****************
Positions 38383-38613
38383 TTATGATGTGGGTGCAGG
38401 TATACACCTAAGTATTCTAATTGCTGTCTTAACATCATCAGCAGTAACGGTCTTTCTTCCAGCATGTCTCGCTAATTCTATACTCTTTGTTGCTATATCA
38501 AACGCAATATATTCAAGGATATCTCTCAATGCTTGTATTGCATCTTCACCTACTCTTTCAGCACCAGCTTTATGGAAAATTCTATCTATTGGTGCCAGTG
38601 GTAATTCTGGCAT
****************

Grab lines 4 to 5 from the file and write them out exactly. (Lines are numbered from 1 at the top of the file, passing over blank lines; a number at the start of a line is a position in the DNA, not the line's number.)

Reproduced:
38501 AACGCAATATATTCAAGGATATCTCTCAATGCTTGTATTGCATCTTCACCTACTCTTTCAGCACCAGCTTTATGGAAAATTCTATCTATTGGTGCCAGTG
38601 GTAATTCTGGCAT